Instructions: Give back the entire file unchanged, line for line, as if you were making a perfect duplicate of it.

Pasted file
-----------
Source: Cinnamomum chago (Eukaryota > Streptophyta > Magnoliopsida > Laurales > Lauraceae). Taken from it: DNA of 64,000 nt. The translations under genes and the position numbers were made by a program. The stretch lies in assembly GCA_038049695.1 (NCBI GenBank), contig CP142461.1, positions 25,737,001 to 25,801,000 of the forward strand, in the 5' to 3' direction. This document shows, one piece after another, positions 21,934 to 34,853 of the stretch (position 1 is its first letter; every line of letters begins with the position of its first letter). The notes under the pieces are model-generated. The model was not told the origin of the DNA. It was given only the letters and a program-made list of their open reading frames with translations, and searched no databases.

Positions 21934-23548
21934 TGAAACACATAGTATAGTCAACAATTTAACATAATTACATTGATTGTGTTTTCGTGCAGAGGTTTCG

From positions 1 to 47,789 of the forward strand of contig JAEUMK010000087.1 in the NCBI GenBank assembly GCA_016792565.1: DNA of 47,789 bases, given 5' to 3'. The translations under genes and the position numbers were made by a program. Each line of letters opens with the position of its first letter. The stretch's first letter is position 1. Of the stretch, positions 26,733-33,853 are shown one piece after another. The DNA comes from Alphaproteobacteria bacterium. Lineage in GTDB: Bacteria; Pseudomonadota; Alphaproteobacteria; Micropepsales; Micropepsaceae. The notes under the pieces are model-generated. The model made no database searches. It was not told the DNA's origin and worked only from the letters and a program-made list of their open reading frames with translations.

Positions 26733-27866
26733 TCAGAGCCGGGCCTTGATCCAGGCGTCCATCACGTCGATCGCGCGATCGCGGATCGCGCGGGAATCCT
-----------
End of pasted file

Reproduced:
Source: Cinnamomum chago (Eukaryota > Streptophyta > Magnoliopsida > Laurales > Lauraceae). Taken from it: DNA of 64,000 nt. The translations under genes and the position numbers were made by a program. The stretch lies in assembly GCA_038049695.1 (NCBI GenBank), contig CP142461.1, positions 25,737,001 to 25,801,000 of the forward strand, in the 5' to 3' direction. This document shows, one piece after another, positions 21,934 to 34,853 of the stretch (position 1 is its first letter; every line of letters begins with the position of its first letter). The notes under the pieces are model-generated. The model was not told the origin of the DNA. It was given only the letters and a program-made list of their open reading frames with translations, and searched no databases.

Positions 21934-23548
21934 TGAAACACATAGTATAGTCAACAATTTAACATAATTACATTGATTGTGTTTTCGTGCAGAGGTTTCG

From positions 1 to 47,789 of the forward strand of contig JAEUMK010000087.1 in the NCBI GenBank assembly GCA_016792565.1: DNA of 47,789 bases, given 5' to 3'. The translations under genes and the position numbers were made by a program. Each line of letters opens with the position of its first letter. The stretch's first letter is position 1. Of the stretch, positions 26,733-33,853 are shown one piece after another. The DNA comes from Alphaproteobacteria bacterium. Lineage in GTDB: Bacteria; Pseudomonadota; Alphaproteobacteria; Micropepsales; Micropepsaceae. The notes under the pieces are model-generated. The model made no database searches. It was not told the DNA's origin and worked only from the letters and a program-made list of their open reading frames with translations.

Positions 26733-27866
26733 TCAGAGCCGGGCCTTGATCCAGGCGTCCATCACGTCGATCGCGCGATCGCGGATCGCGCGGGAATCCT